I agree to Idea Validating an objective roadside tool to assess fatigue in snow plow drivers I disagree to Idea Validating an objective roadside tool to assess fatigue in snow plow drivers

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Validating an objective roadside tool to assess fatigue in snow plow drivers

NHTSA estimates that 40,000 injuries and 1,550 deaths are caused by drowsy driving each year in the United States. In 2012, 443 crashes were attributed to drowsy driving in Minnesota alone. Currently, an objective method to assess driver fatigue is not available and subjective assessments used in the past have proven to be problematic. Developing and validating an objective measure of fatigue is paramount for safety efforts, especially for special motorist groups, such as commercial motor vehicle drivers, and more specifically for snow plow drivers. Fatigue has been shown to increase the likelihood that a commercial motor vehicle (CMV) crash is fatal (Bunn, Slavova, Strattman, & Browning, 2005). Moreover, sleep related crashes are known to increase for CMV drivers who work night shifts or unusual work schedules (Stutts, Wilkins, Osberg, & Vaughn, 2003). These types of late and erratic schedules are common among snow plow drivers, especially in the case of unpredictable snow emergencies (Camden, et al, 2014).

The project aims to validate an objective roadside tool to assess fatigue. The roadside tool will utilize a reliable and established visual psychophysics method to measure a person’s state of arousal. The main outcomes of the study will be to: 1) Develop a portable, cost effective, and non-invasive measurement tool to assess fatigue, 2) validate the measurement tool as an accurate indicator of fatigue in individuals working long, non-transportation related, shifts, and 3) develop a standard measurement protocol and re-validate the accuracy of the measurement tool to assess snow plow drivers’ fitness for duty and intermediate alertness levels during long shifts.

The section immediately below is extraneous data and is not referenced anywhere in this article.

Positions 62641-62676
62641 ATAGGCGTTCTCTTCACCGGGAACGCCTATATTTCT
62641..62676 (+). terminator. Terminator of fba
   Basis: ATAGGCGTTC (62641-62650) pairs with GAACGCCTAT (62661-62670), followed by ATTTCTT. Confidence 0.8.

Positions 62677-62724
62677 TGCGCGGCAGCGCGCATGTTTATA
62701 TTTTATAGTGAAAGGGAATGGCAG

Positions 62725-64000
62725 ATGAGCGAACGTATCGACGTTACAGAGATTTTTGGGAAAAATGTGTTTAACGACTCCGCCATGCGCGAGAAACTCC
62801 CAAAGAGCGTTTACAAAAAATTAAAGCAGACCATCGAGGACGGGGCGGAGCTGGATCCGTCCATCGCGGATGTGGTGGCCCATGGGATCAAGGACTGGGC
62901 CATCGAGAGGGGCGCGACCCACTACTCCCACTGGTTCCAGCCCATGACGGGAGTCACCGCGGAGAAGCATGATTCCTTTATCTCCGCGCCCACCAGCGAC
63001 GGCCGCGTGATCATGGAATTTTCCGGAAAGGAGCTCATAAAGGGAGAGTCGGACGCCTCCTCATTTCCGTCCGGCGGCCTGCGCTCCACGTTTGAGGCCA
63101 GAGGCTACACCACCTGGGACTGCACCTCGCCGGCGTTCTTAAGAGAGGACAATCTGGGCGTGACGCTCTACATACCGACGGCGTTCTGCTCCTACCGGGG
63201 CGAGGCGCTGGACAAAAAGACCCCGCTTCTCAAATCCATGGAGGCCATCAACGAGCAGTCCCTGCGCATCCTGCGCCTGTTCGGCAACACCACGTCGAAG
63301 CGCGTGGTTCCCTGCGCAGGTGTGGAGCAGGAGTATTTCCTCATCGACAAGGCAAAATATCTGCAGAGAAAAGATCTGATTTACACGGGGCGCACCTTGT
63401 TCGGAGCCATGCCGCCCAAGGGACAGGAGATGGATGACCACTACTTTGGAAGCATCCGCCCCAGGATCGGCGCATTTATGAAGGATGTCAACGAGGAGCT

Comment

Submitted by 5 months ago

Comments (2)

  1. Will the focus be on MnDOT CDL drivers only (versus private haulers)? While snowfighters do work long hours and under tough conditions, I have not heard MnDOT districts raise this concern.

    5 months ago
    1. NLMORRIS Idea Submitter

      Thank you Steve for your comments. Our long term goal would be to apply this measurement tool to all CDL drivers and, even longer term, potentially to anyone under the suspicion by law enforcement of drowsy driving. Previous work by our research team suggests this method works most reliably when a baseline measurement (i.e. measurement when driver is fully alert) has been taken first to later accurately determine if they are in a fatigued state. It will take more extensive, long term testing across larger populations to collect enough data to potentially establish a threshold that could be applied to all drivers on a first time measurement basis to objectively determine they are fatigued (and hold up in court).

      The reason we have chosen snow plow drivers as the population of interest for this study is first in response to a study recently released by VTTI (funded by MnDOT) examining this issue. http://clearroads.org/research-projects/11-05environmental-factors.html

      Beyond being identified as a high risk group for driver fatigue, the MnDOT CDL drivers would be a population that we would be able to collect baseline data from while they are alert in order to reliably detect when they are fatigued.

      5 months ago

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  1. Status Changed from Active to RFP
    3 months ago
  2. The idea was posted
    5 months ago